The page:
Gold producers said on Thursday that they had tabled a new set of three-year wage offers for unions to "carefully consider" under the current, difficult business climate faced by the sector.
The companies, AngloGold Ashanti [JSE:ANG], Harmony [JSE:HAR], Sibanye-Stillwater [JSE:SGL] and Village Main Reef have put forward offers ranging from 6% to 7.2% in annual wage increases for underground mineworkers, and hikes of between 3.5% – 4.5% for artisans and officials.
For Harmony, which employs 32 520 workers – the largest number among the companies involved in the wage bargaining process – the 7.2% increase for the first year would result in a R550 wage per month hike for the first year, followed by a R575 monthly increase for the second and third year.
"Despite the current precarious position of the industry as a result of a stagnant gold price, rising costs and falling profitability, the offers made today are credible, and – at the entry level – well above the current CPI rate of 4.6%," said Motsamai Motlhamme, chief negotiator for the gold producers.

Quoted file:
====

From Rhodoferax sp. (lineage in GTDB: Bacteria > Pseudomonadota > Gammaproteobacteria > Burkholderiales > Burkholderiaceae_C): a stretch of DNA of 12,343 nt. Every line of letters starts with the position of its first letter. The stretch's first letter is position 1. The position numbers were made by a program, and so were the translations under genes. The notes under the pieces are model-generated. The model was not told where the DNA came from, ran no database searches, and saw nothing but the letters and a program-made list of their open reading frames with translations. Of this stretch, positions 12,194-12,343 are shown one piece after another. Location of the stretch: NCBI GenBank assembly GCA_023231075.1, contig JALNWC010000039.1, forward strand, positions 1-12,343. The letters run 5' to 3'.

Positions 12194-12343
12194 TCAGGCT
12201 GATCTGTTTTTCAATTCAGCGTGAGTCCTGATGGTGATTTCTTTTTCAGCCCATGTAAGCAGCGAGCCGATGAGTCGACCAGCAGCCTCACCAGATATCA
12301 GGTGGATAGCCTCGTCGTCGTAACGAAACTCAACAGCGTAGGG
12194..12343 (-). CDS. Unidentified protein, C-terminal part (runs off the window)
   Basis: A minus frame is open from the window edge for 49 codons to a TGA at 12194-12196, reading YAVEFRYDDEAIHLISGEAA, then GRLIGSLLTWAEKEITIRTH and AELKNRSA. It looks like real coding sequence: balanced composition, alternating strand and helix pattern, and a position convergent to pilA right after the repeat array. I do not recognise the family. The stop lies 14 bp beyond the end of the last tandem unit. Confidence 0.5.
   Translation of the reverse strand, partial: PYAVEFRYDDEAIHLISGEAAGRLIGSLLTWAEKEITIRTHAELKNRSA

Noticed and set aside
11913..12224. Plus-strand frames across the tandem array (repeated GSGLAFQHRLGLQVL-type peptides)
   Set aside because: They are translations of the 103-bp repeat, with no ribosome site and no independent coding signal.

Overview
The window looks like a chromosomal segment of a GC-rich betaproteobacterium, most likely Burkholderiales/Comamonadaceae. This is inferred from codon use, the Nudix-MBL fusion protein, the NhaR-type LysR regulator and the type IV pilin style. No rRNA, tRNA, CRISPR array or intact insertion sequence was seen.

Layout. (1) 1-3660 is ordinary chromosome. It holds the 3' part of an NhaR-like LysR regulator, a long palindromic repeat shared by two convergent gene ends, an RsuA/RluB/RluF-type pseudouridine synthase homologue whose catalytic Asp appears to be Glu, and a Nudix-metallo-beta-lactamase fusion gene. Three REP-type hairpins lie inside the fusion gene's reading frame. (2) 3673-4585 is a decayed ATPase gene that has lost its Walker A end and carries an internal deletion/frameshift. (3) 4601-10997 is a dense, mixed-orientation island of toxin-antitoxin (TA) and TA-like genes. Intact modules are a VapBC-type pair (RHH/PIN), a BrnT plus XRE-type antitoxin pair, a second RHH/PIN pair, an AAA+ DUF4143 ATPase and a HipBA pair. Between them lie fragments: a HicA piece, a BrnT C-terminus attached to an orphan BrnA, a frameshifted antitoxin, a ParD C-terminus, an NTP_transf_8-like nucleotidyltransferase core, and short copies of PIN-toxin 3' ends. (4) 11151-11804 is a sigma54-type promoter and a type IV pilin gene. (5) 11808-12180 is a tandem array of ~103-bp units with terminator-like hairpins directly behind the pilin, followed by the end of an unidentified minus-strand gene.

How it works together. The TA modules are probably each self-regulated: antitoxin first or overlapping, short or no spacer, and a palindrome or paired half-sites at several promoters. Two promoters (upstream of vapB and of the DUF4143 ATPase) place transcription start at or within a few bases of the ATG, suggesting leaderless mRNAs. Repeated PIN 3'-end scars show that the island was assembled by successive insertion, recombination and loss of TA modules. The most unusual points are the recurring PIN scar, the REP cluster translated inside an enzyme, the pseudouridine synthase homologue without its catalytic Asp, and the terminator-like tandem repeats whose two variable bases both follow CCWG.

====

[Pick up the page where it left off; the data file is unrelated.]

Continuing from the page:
"We urge the unions and employees to carefully consider the offers before we meet again."
The workers are represented by the Association of Mineworkers and Construction Union (AMCU), the National Union of Mineworkers (NUM), Solidarity and UASA (formerly the United Association of South Africa).
NUM has rejected the offer as "disingenuous", accusing the firms of being arrogant and negotiating in bad faith.
"This is indeed a war being declared by the gold producers. We will take their offers to our members with immediate effect and they are the ones who will give us a way forward," said NUM General Secretary and Chief Negotiator David Sipunzi.
The NUM is demanding R9 450 per month for surface workers, R10 450 for underground workers and a 14.5% wage hike for miners, artisans and officials.
Sibanye, which is the second biggest employer, proposed a 6% hike for the first and second year, which equates to a monthly increase of R475. The amount would increase basic pay by R490 a month for the third and final year.
The employers said they had made concessions on non-wage demands such as living out allowances, meal interval allowances, upgrading category 4 supervisors to category 5, and severance pay.
The negotiations, facilitated by the Minerals Council of South Africa, started on July 11.* Sign up to Fin24's top news in your inbox: SUBSCRIBE TO FIN24 NEWSLETTER